Inquisitor Ascendant by Dan Abnett and Simon Coleby – Comic Review [Bellarius]
Digging up another forgotten remnant of Black Library’s past, Bellarius gives his thoughts on Inquisitor Ascendant.
“A classic example of how even the perfect writer for a comic can still produce dreck beyond comprehension.” – Bellarius, The Founding Fields
Of all the writers working at Black Library, few have been so long established and acclaimed as Dan Abnett. While by no means the sole talented writer producing work for the grim darkness of the far future, between Eisenhorn, Gaunt’s Ghosts, Titanicus, Bothers of the Snake and others, his impact is undeniable. If there was any person who has proven themselves many times over when it comes to handling the Inquisition and stories of downfalls, it’s Abnett, which makes the failings of Inquisitor Ascendant all the more baffling.
The comic follows the events on Nicodemus as Inquisitor Defay and his Interrogator Gravier are dispatched to investigate potential Chaos infestations. Soon after his arrival, Defay discovers that the Chaotic infestations run far deeper than anyone would have ever realised.
Much of the story is told from the perspective of Gravier, with notes, records and report elements used to assist in the narration and give a greater sense of atmosphere. This is quoted as being a part of ‘The Life of Defay’, a work produced years following this operation and is one of several elements which were likely intended to give the story certain noir trappings. Between the central figures involved, the shadow-flickering raining scenes and certain structural plot-points which would be crucial to the works of the genre, the story could almost be called gothic noir. Unfortunately, this only serves to hurt the story rather than truly help it. Why? Because without the same atmosphere Abnett could create with text, there is nothing to save the story from its staggering predictability. You could read Inquisitor Ascendant drunk and half concussed, and the chances are you would be able to predict the story point for point. The only exceptions to this are elements which come so far out of the left field they’re outright deus ex machinas.
The story itself is ultimately what effectively buries the entire comic, but special mention needs to be given to the artwork and designs. Like Abnett, Simon Coleby is by no means a poor example of his profession, anyone who has read his work on 2000 AD or Wildstorm can attest for that. Unfortunately he was also completely the wrong man for the job here. The exaggerated designs of the characters, monsters and certain scenes don’t fit at all with the story’s tone, and would far better fit a more traditional tale from the Second or early Third Edition. As such, even while the story is trying to play itself completely straight faced, Defay and co have such a ghoulishly exaggerated look that it becomes impossible to take anything seriously. It would be like seeing Ed McGuinness try to take on Silent Hill or the Walking Dead. You’d be watching an artist who clearly knows what they are doing trying to present the best work possible, but with a style which plays heavily against its subject matter.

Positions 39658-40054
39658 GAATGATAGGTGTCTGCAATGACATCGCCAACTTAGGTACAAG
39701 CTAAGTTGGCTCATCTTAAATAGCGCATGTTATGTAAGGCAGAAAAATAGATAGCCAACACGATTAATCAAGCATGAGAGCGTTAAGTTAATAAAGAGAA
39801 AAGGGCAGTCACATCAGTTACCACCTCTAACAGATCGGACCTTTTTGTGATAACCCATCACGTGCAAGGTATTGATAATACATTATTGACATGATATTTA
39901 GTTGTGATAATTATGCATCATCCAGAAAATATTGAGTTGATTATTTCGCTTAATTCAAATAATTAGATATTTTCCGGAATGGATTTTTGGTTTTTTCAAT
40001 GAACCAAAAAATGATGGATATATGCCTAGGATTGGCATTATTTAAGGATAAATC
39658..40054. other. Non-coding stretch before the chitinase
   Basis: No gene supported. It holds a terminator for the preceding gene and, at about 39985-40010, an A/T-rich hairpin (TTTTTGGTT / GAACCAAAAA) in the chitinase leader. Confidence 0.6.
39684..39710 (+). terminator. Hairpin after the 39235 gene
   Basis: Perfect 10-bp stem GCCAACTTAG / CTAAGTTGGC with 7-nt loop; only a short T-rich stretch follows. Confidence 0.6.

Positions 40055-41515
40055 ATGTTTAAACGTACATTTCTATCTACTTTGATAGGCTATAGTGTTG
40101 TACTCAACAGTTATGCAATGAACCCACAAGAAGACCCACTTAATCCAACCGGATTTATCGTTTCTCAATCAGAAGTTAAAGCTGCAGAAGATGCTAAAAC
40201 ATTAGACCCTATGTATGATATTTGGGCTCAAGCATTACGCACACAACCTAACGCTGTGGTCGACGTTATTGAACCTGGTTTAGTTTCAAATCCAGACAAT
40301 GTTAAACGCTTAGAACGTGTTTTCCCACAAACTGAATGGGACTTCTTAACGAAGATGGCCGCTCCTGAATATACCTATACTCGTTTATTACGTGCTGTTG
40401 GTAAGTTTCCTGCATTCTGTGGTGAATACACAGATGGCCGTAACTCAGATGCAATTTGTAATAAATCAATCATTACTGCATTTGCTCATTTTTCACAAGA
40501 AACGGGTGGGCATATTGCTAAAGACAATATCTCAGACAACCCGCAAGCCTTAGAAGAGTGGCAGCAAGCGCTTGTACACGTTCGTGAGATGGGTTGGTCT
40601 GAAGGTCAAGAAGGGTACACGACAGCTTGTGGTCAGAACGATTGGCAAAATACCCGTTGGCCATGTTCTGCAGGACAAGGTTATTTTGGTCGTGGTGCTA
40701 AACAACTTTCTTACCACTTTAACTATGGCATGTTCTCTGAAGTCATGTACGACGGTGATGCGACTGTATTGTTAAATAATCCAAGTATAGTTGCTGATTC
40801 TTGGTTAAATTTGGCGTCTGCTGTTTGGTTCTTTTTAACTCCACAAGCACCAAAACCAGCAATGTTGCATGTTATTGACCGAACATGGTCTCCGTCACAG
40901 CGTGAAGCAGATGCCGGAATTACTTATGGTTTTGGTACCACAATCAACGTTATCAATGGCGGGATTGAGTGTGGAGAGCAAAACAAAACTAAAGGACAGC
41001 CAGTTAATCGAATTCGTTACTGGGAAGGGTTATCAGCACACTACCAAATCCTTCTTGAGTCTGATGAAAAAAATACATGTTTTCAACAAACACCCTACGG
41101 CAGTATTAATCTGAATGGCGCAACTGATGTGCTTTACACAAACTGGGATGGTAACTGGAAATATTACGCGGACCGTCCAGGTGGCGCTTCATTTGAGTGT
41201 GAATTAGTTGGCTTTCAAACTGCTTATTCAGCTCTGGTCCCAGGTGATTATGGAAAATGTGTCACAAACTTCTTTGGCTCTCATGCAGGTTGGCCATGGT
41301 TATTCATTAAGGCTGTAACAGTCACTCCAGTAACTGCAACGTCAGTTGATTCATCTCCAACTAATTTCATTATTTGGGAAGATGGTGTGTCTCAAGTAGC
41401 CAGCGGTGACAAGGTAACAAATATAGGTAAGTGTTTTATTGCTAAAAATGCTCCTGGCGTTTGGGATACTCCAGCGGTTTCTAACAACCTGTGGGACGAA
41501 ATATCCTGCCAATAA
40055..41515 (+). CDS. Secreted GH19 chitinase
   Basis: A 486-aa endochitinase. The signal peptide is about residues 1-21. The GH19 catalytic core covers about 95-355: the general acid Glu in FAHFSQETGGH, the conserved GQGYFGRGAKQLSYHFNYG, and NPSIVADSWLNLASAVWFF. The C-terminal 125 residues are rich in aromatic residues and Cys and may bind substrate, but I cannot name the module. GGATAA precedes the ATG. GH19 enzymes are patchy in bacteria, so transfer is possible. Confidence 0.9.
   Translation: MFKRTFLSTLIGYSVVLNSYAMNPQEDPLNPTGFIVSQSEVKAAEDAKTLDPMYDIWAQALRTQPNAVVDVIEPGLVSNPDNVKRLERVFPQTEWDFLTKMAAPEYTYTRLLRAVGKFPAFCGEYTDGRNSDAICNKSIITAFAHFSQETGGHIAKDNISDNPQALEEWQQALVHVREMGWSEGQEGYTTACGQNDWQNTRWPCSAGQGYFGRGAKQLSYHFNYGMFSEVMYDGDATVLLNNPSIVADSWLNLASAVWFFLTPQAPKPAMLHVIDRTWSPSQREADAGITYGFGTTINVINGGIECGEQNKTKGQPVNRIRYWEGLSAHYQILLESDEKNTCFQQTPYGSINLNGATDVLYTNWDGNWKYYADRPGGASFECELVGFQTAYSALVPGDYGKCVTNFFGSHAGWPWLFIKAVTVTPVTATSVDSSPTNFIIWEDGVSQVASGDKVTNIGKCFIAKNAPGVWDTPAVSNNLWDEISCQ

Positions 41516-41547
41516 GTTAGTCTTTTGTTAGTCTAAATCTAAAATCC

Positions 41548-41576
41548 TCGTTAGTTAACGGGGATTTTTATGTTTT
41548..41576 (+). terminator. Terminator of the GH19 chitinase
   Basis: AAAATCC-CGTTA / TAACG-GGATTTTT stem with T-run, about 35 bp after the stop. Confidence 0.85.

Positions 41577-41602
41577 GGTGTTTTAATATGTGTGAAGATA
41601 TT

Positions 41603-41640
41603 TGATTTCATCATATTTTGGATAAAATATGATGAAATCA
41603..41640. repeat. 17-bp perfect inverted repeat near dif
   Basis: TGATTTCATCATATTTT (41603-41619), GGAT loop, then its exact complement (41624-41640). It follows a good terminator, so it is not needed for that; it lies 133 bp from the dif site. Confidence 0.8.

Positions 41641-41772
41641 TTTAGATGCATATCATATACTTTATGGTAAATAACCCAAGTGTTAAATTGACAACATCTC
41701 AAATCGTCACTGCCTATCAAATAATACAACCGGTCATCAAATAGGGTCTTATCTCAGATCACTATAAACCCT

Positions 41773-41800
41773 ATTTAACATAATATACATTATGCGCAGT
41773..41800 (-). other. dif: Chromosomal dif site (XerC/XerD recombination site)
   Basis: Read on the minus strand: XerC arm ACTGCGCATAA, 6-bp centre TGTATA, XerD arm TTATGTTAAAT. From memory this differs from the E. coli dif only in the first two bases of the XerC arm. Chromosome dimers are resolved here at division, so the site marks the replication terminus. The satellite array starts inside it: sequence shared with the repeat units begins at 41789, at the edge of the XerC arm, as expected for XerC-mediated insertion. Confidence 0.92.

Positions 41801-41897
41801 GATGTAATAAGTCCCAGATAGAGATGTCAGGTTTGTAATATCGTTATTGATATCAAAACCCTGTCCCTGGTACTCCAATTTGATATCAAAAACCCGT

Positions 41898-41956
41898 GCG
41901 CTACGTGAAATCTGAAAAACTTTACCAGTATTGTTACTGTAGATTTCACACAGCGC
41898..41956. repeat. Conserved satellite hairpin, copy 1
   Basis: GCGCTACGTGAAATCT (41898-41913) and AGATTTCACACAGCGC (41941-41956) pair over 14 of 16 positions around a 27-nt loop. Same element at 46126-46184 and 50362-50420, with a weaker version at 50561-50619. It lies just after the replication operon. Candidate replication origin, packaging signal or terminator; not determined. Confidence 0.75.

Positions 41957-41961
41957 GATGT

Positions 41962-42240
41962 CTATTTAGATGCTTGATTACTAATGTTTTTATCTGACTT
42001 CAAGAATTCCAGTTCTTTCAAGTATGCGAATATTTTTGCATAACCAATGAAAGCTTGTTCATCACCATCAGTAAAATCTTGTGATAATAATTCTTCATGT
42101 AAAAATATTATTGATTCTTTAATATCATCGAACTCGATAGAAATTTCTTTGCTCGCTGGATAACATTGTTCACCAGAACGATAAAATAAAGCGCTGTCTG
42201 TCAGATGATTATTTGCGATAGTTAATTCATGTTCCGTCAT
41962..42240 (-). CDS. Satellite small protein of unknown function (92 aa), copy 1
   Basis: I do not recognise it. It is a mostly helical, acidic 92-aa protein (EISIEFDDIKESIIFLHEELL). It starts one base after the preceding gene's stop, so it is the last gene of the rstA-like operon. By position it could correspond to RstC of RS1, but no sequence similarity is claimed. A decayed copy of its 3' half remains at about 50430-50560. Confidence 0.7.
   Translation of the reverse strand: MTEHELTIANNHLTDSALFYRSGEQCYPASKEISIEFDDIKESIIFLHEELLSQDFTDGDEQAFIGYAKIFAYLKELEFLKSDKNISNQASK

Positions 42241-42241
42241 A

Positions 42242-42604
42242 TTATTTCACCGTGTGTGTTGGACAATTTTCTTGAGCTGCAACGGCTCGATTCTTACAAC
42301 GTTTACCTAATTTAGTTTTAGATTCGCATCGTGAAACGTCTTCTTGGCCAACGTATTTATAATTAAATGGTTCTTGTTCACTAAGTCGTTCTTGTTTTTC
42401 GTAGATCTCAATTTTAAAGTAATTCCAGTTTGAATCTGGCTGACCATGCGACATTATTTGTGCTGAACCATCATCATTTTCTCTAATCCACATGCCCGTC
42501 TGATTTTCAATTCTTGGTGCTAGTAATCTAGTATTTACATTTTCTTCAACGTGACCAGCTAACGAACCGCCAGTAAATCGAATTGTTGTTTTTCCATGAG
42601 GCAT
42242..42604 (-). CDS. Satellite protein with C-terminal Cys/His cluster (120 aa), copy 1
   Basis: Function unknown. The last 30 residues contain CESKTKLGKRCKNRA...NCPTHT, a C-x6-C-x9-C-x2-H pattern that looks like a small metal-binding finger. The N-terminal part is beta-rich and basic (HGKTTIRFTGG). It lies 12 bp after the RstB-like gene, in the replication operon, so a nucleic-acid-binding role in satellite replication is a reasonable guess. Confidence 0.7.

Things aren’t helped by the fact that the designs of Defay and co. are woefully generic for the 41st millennium. Beyond the bizarre looking gimp mask he is often seen entering combat in, the overall look retains nothing unique, no singular point which gives him a truly identifiable design no other figure retains, and this goes for everyone. Daemons look too much like generic monsters to be remembered, Gravier’s look blends him in with the thousands of other Inquisitorial operatives seen in artwork, and the Ecclesiarchy look as if they could be part of any fictional religion with vague Catholic influences. Of course, even if they had been gifted the most stellar designs ever to be witnessed in Warhammer Monthly, it wouldn’t have helped. No character here stands out beyond their two dimensional designs. There’s no moment which helps to signify them and give them some degree of depth akin to Ervin Hekate’s inner thoughts or Captain Angelos’ more introspective moments, and without that the story doesn’t hold up in the slightest.
So we have a noir style Inquisitorial investigation which is predictable and has no characters to really push the story forwards. So, what about that age old reliable trait of Warhammer, where bolters are drawn and blades clash? It’s unremarkable at best. The action here is extremely fleeting and lacks any real punch, often being far too compressed down to a few panels or ending in very sudden twists to actually give them any real satisfaction. This is likely due to the comic having been written as an issue by issue tale rather than a continuous tale, but without a clear focus to help prevent the story from becoming repetitive. Every section of the tale is the same, Defay and Gravier go somewhere, investigate something, get into a fight with Chaos worshippers, the fight ends and they miss the fact Archbishop Not-The-Main-Villain is acting strangely. With nothing to really break up this monotony or help to push for an interesting angle with this tale, there really is nothing here to help make the story stand up on its own two legs.
Abnett has produced better comics both on his own and working with Andy Lanning, and you should definitely take those over Inquisitor Ascendant. While there are good comics set in the grim darkness of the 41st millennium, this is most certainly not one of them, and unless the following volume saw a staggering improvement in quality, it’s not a series worth getting into. Don’t waste your time or money on this one, look instead at Titan or one of the more acclaimed series from this publisher.
Verdict – 2.5/10